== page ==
ǂ Two later withdrawn within EU for commercial reasons (one filgrastim, one somatropin)

In both China and India, formal biosimilar regulatory frameworks have now been introduced.  However, it is important to note that numerous biologic copy products – often referred to as biosimilars in the media and the literature – were brought to market before this time. Because these products have generally not been developed according to rigorous international standards, they should be regarded as ‘copy biologics’ rather than biosimilars. 

Learn more about Biosimilars by Region >>

References   +

1. Federal Trade Commission, 11 June 2009. Follow-on biologic drug competition. https://www.ftc.gov/sites/default/files/documents/public_statements/follow-biologic-drug-competition-report-federal-trade-commission/090611fobspeech.pdf. Accessed 1 April 2016.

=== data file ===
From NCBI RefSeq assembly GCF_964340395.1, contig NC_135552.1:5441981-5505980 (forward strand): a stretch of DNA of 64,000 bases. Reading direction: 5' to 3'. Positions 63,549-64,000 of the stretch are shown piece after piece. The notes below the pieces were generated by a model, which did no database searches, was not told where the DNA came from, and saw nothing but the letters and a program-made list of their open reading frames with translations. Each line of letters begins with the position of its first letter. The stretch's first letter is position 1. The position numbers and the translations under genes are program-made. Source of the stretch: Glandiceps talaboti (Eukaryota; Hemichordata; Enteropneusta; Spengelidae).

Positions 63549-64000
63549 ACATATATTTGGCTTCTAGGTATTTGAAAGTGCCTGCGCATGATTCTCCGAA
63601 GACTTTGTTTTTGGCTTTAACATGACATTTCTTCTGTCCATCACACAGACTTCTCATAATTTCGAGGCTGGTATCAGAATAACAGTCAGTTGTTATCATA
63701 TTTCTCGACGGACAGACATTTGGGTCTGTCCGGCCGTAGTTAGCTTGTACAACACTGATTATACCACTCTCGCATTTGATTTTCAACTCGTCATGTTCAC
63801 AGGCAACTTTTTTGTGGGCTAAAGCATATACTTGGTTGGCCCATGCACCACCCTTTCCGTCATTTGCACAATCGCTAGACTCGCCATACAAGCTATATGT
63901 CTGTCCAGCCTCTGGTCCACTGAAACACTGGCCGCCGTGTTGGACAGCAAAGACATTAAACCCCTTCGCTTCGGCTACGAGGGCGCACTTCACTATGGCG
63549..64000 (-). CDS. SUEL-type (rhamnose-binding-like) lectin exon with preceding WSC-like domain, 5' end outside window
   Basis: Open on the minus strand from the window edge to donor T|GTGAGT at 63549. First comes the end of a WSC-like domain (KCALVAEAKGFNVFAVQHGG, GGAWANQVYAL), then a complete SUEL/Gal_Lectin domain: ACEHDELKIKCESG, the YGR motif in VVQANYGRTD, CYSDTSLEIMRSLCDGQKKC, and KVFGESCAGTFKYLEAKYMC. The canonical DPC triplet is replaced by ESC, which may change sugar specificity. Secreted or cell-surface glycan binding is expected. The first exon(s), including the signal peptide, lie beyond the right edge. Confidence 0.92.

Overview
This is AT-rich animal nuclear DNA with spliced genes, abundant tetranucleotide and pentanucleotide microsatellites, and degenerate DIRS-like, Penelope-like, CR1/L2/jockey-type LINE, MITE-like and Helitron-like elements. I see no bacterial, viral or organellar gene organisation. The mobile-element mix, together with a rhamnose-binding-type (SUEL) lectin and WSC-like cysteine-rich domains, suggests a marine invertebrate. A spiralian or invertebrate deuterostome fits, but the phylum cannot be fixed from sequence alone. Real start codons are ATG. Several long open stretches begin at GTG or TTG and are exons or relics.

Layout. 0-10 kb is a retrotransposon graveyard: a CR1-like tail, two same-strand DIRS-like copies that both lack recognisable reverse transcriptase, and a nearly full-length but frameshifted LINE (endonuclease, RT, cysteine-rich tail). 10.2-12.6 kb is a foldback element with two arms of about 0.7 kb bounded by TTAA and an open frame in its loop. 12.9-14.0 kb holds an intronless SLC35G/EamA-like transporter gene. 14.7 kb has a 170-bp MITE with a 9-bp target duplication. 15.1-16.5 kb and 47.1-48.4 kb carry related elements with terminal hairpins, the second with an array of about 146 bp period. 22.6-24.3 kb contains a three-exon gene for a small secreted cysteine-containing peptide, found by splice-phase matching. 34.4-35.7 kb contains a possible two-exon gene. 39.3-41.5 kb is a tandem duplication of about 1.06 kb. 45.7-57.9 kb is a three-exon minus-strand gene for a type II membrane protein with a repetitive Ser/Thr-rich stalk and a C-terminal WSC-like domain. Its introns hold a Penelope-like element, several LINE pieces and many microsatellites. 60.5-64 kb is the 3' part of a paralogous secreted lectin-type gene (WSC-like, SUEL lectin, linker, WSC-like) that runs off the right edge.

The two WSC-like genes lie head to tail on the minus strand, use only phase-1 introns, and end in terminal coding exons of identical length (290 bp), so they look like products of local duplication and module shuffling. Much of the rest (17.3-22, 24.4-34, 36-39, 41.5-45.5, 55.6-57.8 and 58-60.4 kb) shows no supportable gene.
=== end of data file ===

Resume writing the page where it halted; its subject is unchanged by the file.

2. PhRMA, 2015. Biopharmaceutical research & development: The process behind new medicines. http://www.phrma.org/sites/default/files/pdf/rd_brochure_022307.pdf. Accessed 1 April 2016.


 


Video Spotlights
Industry perspective: How can biosimilars influence innovation and regulation?
Industry perspective: How can biosimilars influence innovation and regulation?
Quintiles perspective: How does the regulation of biosimilars differ from that of small-molecule generics?
Quintiles perspective: How does the regulation of biosimilars differ from that of small-molecule generics?
Investigator perspective: Extrapolation: Gaining approval for additional indications
Investigator perspective: Extrapolation: Gaining approval for additional indications